MDC-T president Mr Nelson Chamisa’s attempt to gain fame using the late Vice President Dr Joshua Nkomo backfired badly after the Nkomo family called him out amid claims that they had personally endorsed him and offered him the veteran nationalist’s intonga (sceptre).


During a start\ rally in Bulawayo, White City Chamisa claimed that the Nkomo family had told him that he was the first “national leader” to visit the Joshua Nkomo Museum in Matsheumhlophe suburb since Dr Nkomo’s death in 1999.

“I was so touched when I went to Dr Nkomo’s Matsheumhlophe house. I was going there to see the history of this nation. However, the family told me one thing, they said ever since the death of Dr Nkomo I am the first national leader to visit the house, they even offered to give me Dr Nkomo’s traditional sceptre (intonga),” he said at the rally at White City Stadium on Saturday.

However, Dr Nkomo’s son, Mr Sibangilizwe Nkomo slammed Chamisa’s claims and dismissing as an abomination claims that they offered the MDC-T leader the late VP’s intonga.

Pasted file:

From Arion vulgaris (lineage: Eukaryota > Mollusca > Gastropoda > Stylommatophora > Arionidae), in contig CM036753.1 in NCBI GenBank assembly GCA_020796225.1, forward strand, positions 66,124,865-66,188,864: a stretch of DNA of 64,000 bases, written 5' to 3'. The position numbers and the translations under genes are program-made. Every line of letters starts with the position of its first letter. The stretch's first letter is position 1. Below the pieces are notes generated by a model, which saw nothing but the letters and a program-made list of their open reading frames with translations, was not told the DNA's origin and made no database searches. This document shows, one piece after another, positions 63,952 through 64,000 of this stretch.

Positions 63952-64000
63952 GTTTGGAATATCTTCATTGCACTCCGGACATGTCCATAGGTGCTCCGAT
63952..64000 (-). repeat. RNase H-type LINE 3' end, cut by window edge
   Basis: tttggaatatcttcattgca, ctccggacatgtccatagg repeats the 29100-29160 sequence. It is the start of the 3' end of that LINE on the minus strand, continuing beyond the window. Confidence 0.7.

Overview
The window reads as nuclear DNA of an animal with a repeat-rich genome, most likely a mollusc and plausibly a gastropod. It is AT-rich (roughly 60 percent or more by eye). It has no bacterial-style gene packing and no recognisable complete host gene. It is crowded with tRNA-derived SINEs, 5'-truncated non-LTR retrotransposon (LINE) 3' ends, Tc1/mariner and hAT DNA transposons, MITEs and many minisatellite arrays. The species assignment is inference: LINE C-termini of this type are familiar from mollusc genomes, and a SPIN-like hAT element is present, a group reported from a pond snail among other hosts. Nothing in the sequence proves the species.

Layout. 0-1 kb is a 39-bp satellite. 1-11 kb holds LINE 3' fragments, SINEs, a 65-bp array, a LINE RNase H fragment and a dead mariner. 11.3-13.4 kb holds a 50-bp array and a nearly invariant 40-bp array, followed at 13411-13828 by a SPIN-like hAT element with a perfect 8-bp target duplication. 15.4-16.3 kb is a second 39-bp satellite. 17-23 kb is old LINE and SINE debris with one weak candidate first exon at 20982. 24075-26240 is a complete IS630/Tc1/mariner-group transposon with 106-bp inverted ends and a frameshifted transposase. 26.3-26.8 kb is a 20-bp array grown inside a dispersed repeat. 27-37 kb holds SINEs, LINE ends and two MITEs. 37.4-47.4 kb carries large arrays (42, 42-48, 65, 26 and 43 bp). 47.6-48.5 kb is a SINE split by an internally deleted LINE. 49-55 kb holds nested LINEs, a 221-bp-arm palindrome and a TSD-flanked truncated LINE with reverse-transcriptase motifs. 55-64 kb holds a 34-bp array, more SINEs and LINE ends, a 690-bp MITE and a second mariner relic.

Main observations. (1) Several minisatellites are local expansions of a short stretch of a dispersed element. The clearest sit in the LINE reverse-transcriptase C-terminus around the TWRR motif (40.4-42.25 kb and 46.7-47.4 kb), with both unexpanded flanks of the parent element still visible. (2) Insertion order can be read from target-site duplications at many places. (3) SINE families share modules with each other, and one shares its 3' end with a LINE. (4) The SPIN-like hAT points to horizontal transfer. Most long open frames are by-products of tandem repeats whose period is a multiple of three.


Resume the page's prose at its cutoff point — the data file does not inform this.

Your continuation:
The sceptre was an embodiment of Dr Nkomo’s identity as he carried it everywhere he went.

“There is nothing like that. Chamisa went to the Matsheumhlope house which is now a museum at the invitation of the chief executive officer of the Joshua Nkomo foundation, Mr Jabulani Hadebe. None of the family members knew about his visit,” said Mr Nkomo.

“I live in the Pelandaba house and it is a lie that he met any of the family members unless he came here as a ghost. In actual fact, I have never met Chamisa in my life.”

On claims that Chamisa had been granted NKomo’s intonga, Mr Nkomo said he was shocked, that a young man like Chamisa can speak such an abomination.”

“It’s not a matter that you can joke about. It’s an abomination that he can talk cheaply about intonga ka baba. That’s no ordinary stick but it carries so much significance in terms of culture and tradition, it’s the property of our ancestors. It represents our family’s ancestry and it is unacceptable for him to joke around with such matters,” said Mr Nkomo.

“In our African tradition, we do not offer intonga ka baba to anyone one who is not a member of the family. None of the care takers at the museum know where that stick is so we really do not know what he is talking about.”



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